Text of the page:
Latched on to the end of a BADBADNOTGOOD or Kaytranada track, her name brings a velvet touch — an added level grace and beauty — to her jazz and R&B inflected collaborators. Across her own work, EPs CDW and Stone Woman, it’s a name that reaches far into the production credits. Simply, Wilson is adept at crafting her own worlds, setting a smoky stage for her voice to glide across.

But her first full length debut Alpha doesn’t so much see Wilson discover new stages, rather treading the same boards with a sharpened skill. It never truly transcends what has come before, though it often feels close.

There’s no denying the talent on display across the album. Wilson’s voice is a singular one; all at once offering heartache, confusion, hope and growth. “Changes”, a smoky jazz reflection on coming to terms with yourself backed by a trap beat, blossoms towards a stunningly hopeful conclusion. Wilson’s harmonies take on an almost choral quality where they had once been a whisper.

Album highlight “Mountains”, meanwhile, plays into this even more; a chopped-up gospel track full of yearning. “Can you hear me calling? / Won’t you come find me”, Wilson cries. Though accompanied by a minimalist rumbling bass and hand clap percussion, she lends the words power in her own intimate way. A voice that sounds good and feels good too.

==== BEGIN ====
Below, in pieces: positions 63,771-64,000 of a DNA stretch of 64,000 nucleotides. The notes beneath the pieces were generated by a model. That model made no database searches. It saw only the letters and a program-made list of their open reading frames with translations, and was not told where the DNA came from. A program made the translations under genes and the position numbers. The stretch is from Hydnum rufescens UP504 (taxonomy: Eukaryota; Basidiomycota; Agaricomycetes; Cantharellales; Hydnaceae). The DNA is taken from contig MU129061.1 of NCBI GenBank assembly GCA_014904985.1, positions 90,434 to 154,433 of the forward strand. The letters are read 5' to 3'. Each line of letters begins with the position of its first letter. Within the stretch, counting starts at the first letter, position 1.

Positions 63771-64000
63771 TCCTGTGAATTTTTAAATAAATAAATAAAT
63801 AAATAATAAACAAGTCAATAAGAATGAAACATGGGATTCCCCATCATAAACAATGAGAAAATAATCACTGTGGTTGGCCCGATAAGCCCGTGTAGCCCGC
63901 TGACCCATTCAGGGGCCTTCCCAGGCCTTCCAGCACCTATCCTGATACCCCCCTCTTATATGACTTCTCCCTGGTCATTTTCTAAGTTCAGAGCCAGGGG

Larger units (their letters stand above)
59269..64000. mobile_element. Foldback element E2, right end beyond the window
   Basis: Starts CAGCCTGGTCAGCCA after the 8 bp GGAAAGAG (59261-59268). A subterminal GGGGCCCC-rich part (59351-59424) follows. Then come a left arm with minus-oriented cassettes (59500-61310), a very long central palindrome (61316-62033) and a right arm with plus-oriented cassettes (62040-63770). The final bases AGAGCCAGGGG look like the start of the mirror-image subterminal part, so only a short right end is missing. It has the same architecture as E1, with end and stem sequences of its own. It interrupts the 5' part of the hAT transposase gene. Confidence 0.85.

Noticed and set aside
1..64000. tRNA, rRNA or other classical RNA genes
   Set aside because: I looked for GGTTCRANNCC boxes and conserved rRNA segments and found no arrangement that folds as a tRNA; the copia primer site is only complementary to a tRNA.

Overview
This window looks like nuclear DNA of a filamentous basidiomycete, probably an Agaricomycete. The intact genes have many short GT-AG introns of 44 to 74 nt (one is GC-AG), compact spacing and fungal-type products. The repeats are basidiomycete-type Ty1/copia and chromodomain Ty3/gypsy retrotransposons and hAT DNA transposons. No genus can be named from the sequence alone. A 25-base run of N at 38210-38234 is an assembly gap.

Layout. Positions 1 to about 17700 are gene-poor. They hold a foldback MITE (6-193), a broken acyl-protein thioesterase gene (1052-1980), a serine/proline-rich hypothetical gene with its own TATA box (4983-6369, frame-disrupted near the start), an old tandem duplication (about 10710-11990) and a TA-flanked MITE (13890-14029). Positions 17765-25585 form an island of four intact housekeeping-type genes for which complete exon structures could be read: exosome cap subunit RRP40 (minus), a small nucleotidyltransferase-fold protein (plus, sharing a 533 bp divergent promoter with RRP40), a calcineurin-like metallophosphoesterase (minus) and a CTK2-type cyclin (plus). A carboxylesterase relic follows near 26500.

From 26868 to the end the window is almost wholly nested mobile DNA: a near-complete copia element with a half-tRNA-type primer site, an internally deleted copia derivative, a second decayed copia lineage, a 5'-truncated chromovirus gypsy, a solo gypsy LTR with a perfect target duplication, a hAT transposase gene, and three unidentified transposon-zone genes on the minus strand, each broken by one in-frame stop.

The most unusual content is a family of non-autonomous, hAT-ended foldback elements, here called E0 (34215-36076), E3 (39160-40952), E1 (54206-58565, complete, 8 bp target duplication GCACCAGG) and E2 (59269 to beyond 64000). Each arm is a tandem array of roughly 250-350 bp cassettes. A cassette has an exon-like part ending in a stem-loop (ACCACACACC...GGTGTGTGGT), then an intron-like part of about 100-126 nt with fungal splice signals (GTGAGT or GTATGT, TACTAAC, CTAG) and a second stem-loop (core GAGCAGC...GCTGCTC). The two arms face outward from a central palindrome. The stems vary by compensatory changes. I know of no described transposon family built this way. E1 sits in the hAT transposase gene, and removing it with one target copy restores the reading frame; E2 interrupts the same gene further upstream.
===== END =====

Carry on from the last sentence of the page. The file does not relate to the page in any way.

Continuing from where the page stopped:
Where Alpha falls short is in its collaborations. Both Syd and BADBADNOTGOOD, in trying to find a balance with Wilson’s slower tempo, are almost rendered anonymous were it not for the bright spark towards the end of the latter’s appearance on “I Can Only Whisper”. A beautifully lush track, the Toronto jazz trio’s energy is mostly left on the back burner. However, this, alongside the bright “Keep Moving”, does show that Wilson is able to turn things up while still retaining the soulful intimacy that marks her out.

A finely honed performance is all well and good, but sometimes you just want to see what else an artist has in the bag. If not lyrically then musically. There’s not much on Alpha that does surprise or show us a new side of Charlotte Day Wilson, but the side she shows us is now so masterfully presented and emotionally rich its not hard to be taken by it.